TV/radio briefs: HLN's Erica Hill, Clark Howard, Frank Ski, Cumulus Media

Erica Hill won't be coming back to Atlanta when she returns to HLN. Instead, she will be working out of New York. CREDIT: Twitter profile photo

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Erica Hill won't be coming back to Atlanta when she returns to HLN. Instead, she will be working out of New York. CREDIT: Twitter profile photo

By RODNEY HO/, originally filed Tuesday, June 7, 2016

The steady departure of on-air content out of CNN Center continues.

The latest: HLN has rehired Erica Hill for a dayside news show for this fall, but it will be based out of New York, not Atlanta. New York is now where most of sister station CNN's anchors preside. Hill worked at HLN and CNN from 2003 to 2012 and then did stints at NBC and CBS.

This follows the announcement of an upcoming new show out of Los Angeles hosted by current "New Day" host Michaela Pereira, who now works in New York.

These two new shows mean fewer hours out of Atlanta at HLN by this fall.

HLN currently shoots three daytime shows out of CNN Center:Robin Meade's morning show from 6 a.m. to 11 a.m., "The Daily Share" from noon to 7 p.m. and Nancy Grace at 8 p.m.

CNN now only uses anchors out of Atlanta on weekends, including Fredricka Whitfield. It moved its last two Atlanta-based weekday anchors Carol Costello and Brooke Baldwin to New York in 2014.


Credit: Melissa Ruggieri

Credit: Melissa Ruggieri

Frank Ski has become the go-to substitute for V-103 after re-joining the station last month as a weekend host. He filled in for Ryan Cameron on Monday, in a role reversal. When Ski was the morning host, Cameron used to regularly sub for him when Cameron was the afternoon guy. Ski had plenty to talk about with Muhammad Ali's passing and brought in his buddy and former Atlanta mayor Bill Campbell to talk about Ali's lighting of the torch during the 1996 Olympics Opening Ceremony.


Condolences to Clark Howard. His mom Joy, 92, passed over the weekend. He posted the following news on Sunday:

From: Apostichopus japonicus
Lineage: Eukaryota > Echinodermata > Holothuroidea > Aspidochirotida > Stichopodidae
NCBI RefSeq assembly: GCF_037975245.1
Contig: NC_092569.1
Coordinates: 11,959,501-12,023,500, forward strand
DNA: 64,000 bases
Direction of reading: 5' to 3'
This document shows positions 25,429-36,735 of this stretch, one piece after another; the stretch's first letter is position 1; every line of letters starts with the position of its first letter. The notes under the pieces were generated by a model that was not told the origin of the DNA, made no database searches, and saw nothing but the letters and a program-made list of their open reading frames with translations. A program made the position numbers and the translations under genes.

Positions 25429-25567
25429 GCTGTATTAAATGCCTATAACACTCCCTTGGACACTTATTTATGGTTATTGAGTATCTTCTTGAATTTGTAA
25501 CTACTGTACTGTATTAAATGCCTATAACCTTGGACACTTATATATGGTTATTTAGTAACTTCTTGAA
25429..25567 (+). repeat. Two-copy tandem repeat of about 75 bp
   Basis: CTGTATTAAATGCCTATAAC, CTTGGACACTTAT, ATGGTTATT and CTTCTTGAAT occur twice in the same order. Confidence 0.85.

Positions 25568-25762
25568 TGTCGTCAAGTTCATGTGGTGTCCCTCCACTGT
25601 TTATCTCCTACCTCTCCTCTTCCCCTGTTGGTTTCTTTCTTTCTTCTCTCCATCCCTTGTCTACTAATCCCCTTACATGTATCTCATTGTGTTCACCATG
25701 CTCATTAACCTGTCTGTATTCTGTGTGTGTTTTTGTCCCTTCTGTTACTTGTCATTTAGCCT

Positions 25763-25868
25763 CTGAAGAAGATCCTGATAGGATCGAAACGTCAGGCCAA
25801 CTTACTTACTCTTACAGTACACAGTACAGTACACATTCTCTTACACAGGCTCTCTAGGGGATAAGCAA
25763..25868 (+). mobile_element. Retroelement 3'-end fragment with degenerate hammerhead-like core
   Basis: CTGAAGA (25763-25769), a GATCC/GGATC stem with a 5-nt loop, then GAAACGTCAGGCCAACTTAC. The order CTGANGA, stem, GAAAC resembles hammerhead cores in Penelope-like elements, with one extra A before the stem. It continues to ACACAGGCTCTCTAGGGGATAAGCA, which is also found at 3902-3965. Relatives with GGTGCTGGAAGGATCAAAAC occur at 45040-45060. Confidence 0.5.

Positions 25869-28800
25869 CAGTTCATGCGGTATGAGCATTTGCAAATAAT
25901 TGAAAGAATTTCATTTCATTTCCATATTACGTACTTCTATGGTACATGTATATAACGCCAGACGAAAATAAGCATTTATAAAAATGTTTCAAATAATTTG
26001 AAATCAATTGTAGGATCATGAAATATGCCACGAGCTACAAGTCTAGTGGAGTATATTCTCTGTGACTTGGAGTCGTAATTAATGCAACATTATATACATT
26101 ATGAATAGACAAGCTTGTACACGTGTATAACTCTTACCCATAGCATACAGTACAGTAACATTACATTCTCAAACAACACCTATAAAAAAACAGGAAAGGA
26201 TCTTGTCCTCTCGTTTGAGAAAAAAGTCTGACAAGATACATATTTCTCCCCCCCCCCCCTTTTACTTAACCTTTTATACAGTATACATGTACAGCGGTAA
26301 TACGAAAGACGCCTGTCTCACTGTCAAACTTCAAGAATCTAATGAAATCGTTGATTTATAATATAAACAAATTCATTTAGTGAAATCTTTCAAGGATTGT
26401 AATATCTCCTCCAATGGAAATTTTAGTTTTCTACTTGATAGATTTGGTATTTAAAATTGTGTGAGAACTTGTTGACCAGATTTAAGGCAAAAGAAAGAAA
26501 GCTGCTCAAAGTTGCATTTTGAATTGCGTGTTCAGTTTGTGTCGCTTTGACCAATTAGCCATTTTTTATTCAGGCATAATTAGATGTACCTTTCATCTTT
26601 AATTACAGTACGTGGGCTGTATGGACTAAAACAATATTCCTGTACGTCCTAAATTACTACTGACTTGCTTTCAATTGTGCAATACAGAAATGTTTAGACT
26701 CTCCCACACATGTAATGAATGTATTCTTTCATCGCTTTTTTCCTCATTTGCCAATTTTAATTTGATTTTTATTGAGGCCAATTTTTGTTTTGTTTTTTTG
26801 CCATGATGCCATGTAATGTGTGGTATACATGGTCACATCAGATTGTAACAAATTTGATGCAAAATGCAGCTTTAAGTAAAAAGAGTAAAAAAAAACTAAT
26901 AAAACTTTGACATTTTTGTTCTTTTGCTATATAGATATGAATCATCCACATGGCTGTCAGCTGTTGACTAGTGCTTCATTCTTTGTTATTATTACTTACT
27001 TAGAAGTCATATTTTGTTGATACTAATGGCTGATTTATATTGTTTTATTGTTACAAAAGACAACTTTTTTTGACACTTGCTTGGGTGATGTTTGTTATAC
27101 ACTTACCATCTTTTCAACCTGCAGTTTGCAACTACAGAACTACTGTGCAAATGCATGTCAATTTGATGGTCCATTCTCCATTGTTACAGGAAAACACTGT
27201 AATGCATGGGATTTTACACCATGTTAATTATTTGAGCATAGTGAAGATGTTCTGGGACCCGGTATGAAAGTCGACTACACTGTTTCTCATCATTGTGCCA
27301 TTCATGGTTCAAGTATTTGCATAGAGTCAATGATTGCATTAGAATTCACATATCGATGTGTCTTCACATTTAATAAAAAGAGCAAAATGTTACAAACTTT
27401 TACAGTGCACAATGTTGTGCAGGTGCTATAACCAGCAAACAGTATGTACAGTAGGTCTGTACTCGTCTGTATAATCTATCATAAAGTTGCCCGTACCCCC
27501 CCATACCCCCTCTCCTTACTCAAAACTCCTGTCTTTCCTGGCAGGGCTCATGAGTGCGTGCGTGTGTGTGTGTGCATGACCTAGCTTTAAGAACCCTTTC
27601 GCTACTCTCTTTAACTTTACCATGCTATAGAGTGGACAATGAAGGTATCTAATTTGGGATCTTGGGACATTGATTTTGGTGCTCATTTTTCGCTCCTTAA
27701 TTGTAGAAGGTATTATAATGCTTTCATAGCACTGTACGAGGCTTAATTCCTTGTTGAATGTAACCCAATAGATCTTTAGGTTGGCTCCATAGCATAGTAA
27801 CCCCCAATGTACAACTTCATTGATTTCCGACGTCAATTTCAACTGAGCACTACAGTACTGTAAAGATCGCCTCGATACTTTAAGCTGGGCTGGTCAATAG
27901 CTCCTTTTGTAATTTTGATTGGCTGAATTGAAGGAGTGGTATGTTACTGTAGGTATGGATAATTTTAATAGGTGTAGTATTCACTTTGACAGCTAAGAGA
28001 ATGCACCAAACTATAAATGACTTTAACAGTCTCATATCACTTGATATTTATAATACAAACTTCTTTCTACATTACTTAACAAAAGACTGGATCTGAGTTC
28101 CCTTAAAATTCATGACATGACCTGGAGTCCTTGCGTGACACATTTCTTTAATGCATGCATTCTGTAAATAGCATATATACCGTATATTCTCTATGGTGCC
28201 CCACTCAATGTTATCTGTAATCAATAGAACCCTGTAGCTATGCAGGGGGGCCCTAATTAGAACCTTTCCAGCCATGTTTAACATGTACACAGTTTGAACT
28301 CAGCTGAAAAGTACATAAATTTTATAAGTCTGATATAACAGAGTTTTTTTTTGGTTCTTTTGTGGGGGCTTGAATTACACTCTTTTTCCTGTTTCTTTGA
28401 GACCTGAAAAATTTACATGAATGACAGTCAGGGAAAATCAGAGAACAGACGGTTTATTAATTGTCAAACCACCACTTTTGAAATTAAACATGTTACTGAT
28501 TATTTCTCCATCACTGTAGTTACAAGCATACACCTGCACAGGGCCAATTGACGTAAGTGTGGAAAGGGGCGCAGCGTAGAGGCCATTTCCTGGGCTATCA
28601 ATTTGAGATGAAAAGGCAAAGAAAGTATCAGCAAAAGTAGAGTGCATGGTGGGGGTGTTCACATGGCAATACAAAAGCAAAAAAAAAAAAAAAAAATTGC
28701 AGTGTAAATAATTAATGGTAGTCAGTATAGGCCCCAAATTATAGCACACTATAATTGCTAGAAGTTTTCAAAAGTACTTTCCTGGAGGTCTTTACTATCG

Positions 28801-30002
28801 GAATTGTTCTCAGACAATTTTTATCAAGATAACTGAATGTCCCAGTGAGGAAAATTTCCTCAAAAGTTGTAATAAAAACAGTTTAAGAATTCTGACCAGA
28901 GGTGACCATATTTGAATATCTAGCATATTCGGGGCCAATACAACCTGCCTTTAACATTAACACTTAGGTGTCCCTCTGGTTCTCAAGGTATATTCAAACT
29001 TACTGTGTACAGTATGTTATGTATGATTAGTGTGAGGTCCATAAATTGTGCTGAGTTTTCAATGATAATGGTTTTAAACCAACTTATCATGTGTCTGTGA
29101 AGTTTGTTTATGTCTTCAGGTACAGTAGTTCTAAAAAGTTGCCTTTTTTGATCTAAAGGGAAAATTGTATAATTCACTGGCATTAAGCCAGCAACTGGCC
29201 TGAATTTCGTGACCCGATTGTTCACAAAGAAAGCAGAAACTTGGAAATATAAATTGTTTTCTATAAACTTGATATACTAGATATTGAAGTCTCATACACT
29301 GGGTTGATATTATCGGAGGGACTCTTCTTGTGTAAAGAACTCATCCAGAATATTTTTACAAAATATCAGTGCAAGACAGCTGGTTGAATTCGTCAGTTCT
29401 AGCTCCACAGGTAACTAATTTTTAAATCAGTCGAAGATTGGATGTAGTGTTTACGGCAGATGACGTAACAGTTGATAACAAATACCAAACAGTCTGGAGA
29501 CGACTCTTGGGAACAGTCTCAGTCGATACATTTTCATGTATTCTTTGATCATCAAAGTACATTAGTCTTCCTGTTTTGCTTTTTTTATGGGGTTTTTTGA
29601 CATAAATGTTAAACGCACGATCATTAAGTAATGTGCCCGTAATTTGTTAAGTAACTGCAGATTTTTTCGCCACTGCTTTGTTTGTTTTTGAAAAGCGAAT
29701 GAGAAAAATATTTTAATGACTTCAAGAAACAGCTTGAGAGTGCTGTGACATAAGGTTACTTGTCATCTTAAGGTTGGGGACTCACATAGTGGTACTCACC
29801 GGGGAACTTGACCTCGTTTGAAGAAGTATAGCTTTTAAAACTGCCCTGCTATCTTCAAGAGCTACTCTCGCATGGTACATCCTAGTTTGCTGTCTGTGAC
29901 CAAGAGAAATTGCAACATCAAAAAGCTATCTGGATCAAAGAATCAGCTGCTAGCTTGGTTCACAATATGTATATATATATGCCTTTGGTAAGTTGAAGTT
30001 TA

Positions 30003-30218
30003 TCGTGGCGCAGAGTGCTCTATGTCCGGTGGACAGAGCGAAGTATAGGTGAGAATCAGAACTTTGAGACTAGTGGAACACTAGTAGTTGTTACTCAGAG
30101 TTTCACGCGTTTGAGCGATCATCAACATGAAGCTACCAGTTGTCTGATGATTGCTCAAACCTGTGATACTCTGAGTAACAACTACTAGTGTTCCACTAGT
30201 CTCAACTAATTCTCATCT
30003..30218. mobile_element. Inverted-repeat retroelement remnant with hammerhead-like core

Credit: Rodney Ho

Credit: Rodney Ho

Nobody joins radio to make a lot of money. It's truly a labor of love. But in San Francisco, where the minimum wage is already a relatively high $12.25 an hour, a group of employees for Cumulus Media-owned sports radio station KNBR-AM are seeking a "livable wage."

The Atlanta-based company is in financial duress due to high debt after purchasing Citadel Broadcasting in 2011 and new management has been trying to right the ship.

The KNBR station employees joined the SAG-AFTRA union in November and held a protest recently at AT&T Park over low pay, according to this story.

The union also released a two-minute video last week you can view below. One employee noted that San Francisco is an incredibly expensive place to live so that $12.25 an hour isn't as high as it seems.

"We are 11 percent more expensive than New York," said Tony Rhein, creative director.

"We're very dedicated to working here. However, it's nearly impossible when wages have been completely stagnant for ten years," said Tim Webb, a producer.

"The only way I keep my dream alive now is working two other jobs," said James Kincaid, producer. "And I know I'm not the only one. It's a reality for most of us here at KNBR."

Patrick Connor, producer/anchor: "I just want to be paid what's fair."

In April, KNBR was ranked No. 1 in the overall ratings in San Francisco with a 6 rating, according to Nielsen Audio.

SAG-AFTRA is seeking a contract negotiation with Cumulus but has fallen on deaf ears.

I am awaiting a response from Cumulus investor relations spokesman Collin James.

Unions are very weak in Georgia and no radio employee that I know of is in one. People get paid what they can negotiate or what is offered.